Authenticity is the thing fans connect with. Being “real” is really important. For everyone making non-instrumental music you are making verbal statements, or better yet telling stories. The most compelling stories are either based on real experiences or are an amalgam of real experiences sorted through, filtered and reconfigured in song form.
The average person can smell when things are not authentic. When an artist is 17 years old and 12 older people (over 22 in the music biz) write a song for them in a board room about love and loss, it just doesn’t feel real. How can a 17 year old have experienced these things in such a powerful way (I suppose its possible), but there is nothing like experiencing loss and truly being lost and alone while experiencing it (as opposed to experiencing it in a bedroom or basement paid for by your parents).
A few weeks ago I was encircled by a group of serious heavy weight musicians. Not a recording session just a hang at the studio, lots of fun, lots of bullshit being thrown around, all light and good spirited. An interesting thing happened. Some of the younger generation started criticizing singer songwriter types saying they were all the same and that singer songwriters are basically musically stunted having only access to 3 or 4 chords to build songs on. What they said about emcee’s was even worse.
Then, one of the older (and most respected in the room) musicians, who had been quietly taking the conversation in started defending the singer songwriter. He said these people tell beautiful personal stories that others can relate to. The singer songwriter is important, because they make others feel less alone and understood.
Musically what they put together is purposefully basic and simple. The music itself is not the emphasis. Its not the art form per se. The realness and the authenticity of the artist, which comes across through their songs, IS the art form. The singer songwriter takes their humanness and human experiences, mixes and reformat’s, then through a combination of metaphor and phrasing they give us a song. The best of these songs is like 100% pure human oil (extracted directly from a human tree), cooked up in someones song writing kitchen then given to the world. The label on the packages of these songs (if there were a label and physical package) would read 100% organic made with 100% natural ingredients.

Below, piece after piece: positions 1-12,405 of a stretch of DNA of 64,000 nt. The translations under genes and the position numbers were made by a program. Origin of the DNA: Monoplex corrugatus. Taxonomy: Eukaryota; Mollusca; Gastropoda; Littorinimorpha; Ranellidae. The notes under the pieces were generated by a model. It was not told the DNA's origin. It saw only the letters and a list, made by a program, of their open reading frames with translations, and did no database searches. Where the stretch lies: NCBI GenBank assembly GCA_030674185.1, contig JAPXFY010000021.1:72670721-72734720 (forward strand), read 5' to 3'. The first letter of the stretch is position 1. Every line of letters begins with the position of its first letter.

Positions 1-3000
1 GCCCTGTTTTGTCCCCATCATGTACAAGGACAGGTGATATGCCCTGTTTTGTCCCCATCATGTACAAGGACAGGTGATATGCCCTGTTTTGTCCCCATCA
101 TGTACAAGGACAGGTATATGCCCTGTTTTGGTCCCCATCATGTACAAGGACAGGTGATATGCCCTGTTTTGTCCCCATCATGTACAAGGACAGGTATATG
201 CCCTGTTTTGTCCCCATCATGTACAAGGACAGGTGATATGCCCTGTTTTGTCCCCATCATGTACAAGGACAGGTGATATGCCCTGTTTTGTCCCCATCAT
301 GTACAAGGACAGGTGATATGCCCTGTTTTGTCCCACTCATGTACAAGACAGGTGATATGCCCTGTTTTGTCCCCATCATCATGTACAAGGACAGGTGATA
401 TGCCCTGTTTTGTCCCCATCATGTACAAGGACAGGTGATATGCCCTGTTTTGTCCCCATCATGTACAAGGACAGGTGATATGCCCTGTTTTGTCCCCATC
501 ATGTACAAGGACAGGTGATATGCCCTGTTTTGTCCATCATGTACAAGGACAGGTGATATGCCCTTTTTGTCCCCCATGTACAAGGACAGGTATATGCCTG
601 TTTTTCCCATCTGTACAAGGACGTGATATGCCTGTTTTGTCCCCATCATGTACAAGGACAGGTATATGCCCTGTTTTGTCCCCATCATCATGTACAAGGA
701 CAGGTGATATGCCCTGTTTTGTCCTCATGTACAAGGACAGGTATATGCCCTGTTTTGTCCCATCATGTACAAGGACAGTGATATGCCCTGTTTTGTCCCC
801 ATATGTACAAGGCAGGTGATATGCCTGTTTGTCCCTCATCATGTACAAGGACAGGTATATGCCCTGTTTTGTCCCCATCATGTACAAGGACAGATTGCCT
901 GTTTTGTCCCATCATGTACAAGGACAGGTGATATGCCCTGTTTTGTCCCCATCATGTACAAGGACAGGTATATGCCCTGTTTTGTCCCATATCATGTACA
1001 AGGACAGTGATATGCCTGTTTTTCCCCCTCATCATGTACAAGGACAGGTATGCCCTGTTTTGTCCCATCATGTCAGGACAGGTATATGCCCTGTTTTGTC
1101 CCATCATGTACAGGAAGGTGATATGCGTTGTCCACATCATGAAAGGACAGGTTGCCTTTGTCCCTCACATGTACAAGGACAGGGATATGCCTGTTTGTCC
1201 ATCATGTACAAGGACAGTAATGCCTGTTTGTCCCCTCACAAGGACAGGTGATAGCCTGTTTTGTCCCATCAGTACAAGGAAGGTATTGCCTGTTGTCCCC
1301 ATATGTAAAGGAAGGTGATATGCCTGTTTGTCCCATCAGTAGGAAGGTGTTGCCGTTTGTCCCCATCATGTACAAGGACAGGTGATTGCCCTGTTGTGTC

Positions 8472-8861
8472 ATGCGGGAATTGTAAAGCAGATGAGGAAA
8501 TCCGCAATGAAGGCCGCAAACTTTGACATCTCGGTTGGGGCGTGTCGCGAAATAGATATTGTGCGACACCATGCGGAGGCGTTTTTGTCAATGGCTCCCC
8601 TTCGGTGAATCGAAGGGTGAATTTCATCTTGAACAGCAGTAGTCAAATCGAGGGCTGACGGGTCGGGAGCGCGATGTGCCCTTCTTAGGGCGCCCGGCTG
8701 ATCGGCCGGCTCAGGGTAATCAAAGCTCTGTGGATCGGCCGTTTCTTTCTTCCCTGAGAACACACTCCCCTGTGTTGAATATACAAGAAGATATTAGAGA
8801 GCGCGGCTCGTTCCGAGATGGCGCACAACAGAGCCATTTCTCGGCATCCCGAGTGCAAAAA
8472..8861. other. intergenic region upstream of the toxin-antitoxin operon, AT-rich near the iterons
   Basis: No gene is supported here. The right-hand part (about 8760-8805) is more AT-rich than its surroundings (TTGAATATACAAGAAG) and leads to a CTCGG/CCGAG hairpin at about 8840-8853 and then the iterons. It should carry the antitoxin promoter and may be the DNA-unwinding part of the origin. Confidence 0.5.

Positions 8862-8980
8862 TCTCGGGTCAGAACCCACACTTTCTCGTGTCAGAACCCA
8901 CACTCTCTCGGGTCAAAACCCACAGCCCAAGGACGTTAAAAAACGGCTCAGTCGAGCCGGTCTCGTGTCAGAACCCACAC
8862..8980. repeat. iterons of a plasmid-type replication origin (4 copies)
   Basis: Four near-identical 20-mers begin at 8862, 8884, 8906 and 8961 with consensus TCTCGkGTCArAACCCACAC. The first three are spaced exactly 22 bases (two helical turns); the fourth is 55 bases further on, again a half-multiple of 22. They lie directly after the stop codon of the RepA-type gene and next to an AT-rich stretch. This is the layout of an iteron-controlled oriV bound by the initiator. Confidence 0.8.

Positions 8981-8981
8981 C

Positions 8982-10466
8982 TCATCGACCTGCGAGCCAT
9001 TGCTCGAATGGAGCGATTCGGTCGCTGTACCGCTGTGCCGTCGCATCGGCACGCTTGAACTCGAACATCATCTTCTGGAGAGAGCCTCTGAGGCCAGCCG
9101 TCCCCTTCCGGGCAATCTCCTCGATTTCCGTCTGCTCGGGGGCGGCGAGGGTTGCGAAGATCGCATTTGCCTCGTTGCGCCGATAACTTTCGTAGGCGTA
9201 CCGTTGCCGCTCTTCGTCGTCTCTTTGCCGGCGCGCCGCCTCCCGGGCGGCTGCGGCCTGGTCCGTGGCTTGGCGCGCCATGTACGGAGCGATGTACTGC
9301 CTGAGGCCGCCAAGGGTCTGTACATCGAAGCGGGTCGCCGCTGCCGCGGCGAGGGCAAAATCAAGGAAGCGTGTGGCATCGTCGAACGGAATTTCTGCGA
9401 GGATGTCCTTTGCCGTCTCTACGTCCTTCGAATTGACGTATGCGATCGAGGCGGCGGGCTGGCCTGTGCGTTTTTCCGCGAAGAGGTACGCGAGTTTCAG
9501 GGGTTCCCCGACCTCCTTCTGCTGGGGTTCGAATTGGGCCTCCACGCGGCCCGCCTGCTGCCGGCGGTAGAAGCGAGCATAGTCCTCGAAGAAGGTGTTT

This is why the singer songwriter will always have a place in this world. No they don’t have the musical chops that so called great musicians have (people studying jazz, contemporary classical, technical prog metal, etc.), what they do have though is something outside of musicality. They have authenticity and they express it through a high level of song writing craftsmanship. These people don’t work in odd time signatures, rarely modulate to other keys, their songs are built on diatonic derived harmonic foundations, and the beat is never hidden with fancy sophisticated syncopation.
What they do instead is something more like shinning a light, or focusing a lens, which allows others a glimpse into areas of human experience normally shrouded in darkness. Through their craft and their commitment to authenticity the best singer songwriters make powerful lasting impressions on their fans. As long as they keep it real, people will always love the stories that singer songwriters tell.
All musicians (instrumental or not), regardless of which idiom you are focused on, can learn something about authenticity from singer songwriters. So instead of looking down on that girl with the acoustic guitar and flower dress, I suggest you listen carefully to what she has to say. It might not be the best song ever sung, but I can almost guarantee it will be authentic…and that is today’s lessonPrint This Post
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